Jack Goldstein was a seminal member of the Pictures Generation, a group of artists who launched the era of postmodern critique in the visual arts by interrogating the pervasive influence of media representation in contemporary life. Their work is typically characterized by a cool, detached criticality and a rigorous engagement with the au courant mediums of photography, film and video. Much like Richard Prince and Cindy Sherman, his better-known colleagues, Goldstein extracted and reframed elements of representation and spectacle. In doing so however, he utilized a wider range of media than many of his contemporaries—these included film, sound, performance, painting, sculpture, installation, and writing.
When Goldstein had access to money, he typically sank it into production projects. Favoring the removal of the artist’s hand in his work and maintaining a growing interest in the tropes and techniques of Hollywood, Goldstein rented equipment and props and employed assistants to create his short films, sound effects records, and large airbrush paintings. With access to the necessary resources, he was able to generate meticulously manufactured pieces that were utterly lacking in a fixed subjective viewpoint. Works like the 1975 film Metro-Goldwyn-Mayer, which consisted of a loop of the MGM lion roaring over and over again ad infinitum, seemed to float in a dislocated commercial hyperspace.
When he didn’t have funds, however, Goldstein would spend what he called “quiet days” working with nothing but text. The earliest example we have of these is the Aphorisms, some of which are captured in a remarkable series of photographs taken by his friend and fellow artist James Welling. The year was 1977 and both Goldstein and Welling had studios in the low-rent Pacific Building in Santa Monica. On the walls of Goldstein’s studio were pinned a fascinating array of artifacts: flyers for the artist’s lectures, media clippings that would later serve as inspiration for film or performance works, Polaroids of works in progress, and numerous Aphorisms, either written by hand or typed out on sheets of white 8½ x 11 paper.
The handwritten ones seemed to be initial drafts, filling the whole of a page and bearing strikeouts here and there. The typewritten ones may have been final presentations, with only one aphorism to a page, neatly centered. In any case, all the sheets of paper were lined up in perfect rows, just like the Polaroids and clippings around them. Goldstein seemed to have everything pinned up like specimen displays, all the better to dissect their signifying impact.
The first aphorisms that Welling documented focused on the half banal, half devastating thoughts of day to day life:
Driving 5 miles to put gas in the car when there’s a gas station around the corner.
I set my alarm for 7:00 Clock but what if it fails to go off.
Lying to yourself even in your dreams
Tomorrow never comes.
My door is on fire.
Goldstein seems to be searching here for the theatricality of everyday existence, attempting to tease it out through words on the page. In the absence of material sources, he attempts to locate psychological fuel for his projects. As the aphorisms evolve during this period, they lose some of their tentative quality and seem to take on more cinematic proportions. In 1978, Welling documented sentences that included the following:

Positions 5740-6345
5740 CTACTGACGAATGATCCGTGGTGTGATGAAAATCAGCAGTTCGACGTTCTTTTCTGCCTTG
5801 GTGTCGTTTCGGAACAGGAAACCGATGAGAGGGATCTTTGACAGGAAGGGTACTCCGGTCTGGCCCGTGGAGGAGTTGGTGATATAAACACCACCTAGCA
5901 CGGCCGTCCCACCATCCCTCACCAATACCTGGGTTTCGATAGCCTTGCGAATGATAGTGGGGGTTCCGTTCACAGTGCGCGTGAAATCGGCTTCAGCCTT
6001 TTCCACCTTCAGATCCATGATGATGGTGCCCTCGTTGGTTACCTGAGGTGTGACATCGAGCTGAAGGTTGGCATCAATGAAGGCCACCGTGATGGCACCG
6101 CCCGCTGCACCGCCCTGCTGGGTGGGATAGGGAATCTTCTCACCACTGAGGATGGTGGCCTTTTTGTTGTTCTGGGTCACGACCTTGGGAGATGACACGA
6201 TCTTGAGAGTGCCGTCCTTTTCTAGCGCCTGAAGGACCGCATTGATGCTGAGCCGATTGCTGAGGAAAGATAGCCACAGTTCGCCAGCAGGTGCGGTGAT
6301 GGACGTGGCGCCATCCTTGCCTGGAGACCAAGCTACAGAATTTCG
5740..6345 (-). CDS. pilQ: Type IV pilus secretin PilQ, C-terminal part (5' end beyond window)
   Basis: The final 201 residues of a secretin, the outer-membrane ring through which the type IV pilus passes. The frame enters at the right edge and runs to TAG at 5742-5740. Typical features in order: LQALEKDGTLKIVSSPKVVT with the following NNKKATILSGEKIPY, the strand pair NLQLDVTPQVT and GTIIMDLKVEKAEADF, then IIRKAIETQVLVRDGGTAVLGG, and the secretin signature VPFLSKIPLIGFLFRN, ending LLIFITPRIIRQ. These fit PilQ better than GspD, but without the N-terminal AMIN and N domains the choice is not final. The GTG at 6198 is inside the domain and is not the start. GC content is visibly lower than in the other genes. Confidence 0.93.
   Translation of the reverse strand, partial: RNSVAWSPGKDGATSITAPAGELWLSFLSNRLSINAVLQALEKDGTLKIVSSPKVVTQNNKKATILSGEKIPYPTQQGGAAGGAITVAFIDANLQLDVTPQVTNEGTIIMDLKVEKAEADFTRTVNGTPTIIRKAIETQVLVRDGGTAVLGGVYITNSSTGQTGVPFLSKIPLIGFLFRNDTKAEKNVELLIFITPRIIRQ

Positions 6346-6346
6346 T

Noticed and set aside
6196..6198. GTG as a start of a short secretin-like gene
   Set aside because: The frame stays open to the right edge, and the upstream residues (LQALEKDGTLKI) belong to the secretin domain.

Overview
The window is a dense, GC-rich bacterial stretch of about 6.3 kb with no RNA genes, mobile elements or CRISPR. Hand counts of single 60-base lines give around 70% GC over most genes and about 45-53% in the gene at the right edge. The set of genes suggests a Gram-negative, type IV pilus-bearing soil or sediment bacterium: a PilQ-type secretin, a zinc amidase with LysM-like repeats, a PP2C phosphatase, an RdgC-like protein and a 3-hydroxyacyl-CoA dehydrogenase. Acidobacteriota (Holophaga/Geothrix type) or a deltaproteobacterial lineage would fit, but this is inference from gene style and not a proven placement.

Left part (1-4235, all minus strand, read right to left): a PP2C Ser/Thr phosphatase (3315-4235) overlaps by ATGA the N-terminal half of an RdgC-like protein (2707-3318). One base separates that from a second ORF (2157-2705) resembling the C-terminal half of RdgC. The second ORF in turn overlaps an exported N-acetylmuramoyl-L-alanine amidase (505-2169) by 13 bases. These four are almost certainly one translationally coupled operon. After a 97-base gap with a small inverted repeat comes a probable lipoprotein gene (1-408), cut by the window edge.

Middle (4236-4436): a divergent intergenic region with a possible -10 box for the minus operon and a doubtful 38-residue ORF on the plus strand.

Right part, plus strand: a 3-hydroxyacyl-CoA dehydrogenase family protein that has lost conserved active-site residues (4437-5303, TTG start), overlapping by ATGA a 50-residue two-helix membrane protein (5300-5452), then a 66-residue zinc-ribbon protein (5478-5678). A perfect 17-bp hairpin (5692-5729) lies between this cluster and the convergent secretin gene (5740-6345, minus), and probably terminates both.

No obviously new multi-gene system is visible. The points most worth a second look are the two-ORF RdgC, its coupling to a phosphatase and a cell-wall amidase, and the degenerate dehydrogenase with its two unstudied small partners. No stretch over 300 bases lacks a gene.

From a distance she looked very beautiful
She dreams of her favorite movie star.
I was so lonely that I had to get on a bus with people
The hero died in slow motion.
The mystery begins with the [...] beautiful girl murdered
It seemed as if Goldstein had slowly disappeared his own personal quirks into the deconstructed script of a Hollywood movie. Elements of human pathos and longing are still there, but they are now indistinguishable from the scenes of a film.
Goldstein would take this textual disappearing act, this relentless erasure of the artist’s hand, even farther, perhaps to its logical limits, in his last years. Following his failure to establish a lasting career in New York, Goldstein abruptly retreated back to Los Angeles without telling anyone, holing up in a decrepit East L.A. trailer for most of the 1990s. There, completely bereft of resources, he busied himself with his final work: Selected Writings 1994–2000, an autobiography constructed of scraps of other authors’ writings.
Goldstein would take books by authors such as Kafka, Hegel, and Nietzsche, read them backwards in order to break their narrative, and lift the phrases that leapt out at him. He would then collage three to a page, leaving enormous margins and floating the clumps of text either high or low. A selection of these pages were collated and bound into 17 volumes, with only two copies of the set produced at Kinko’s. The resulting books resembled nothing short of screenplays that one might see being shopped around Hollywood.
Reading these tight, florid little bursts of text, which do have a resonant logic to them, is both frustrating and sublime. Groupings like this one seem to say so much while leading nowhere:
THE IMAGE THAT TURNS THE WORLD INTO MY WORD
“language is the most dangerous possession”
“Since we have been a conversation,
Using literature and philosophy as his material, Goldstein had created one last masterpiece in which he both exerted perfect control and vanished from the viewer’s sight.
Jack Goldstein x 10,000, the first major retrospective of the artist’s work, is on view at Orange County Museum of Art through September 9. It will travel to the Jewish Museum in 2013. The exhibition catalogue, along with Richard Hertz’s 2003 oral history, Jack Goldstein and the Cal Arts Mafia, provided the source material for this essay.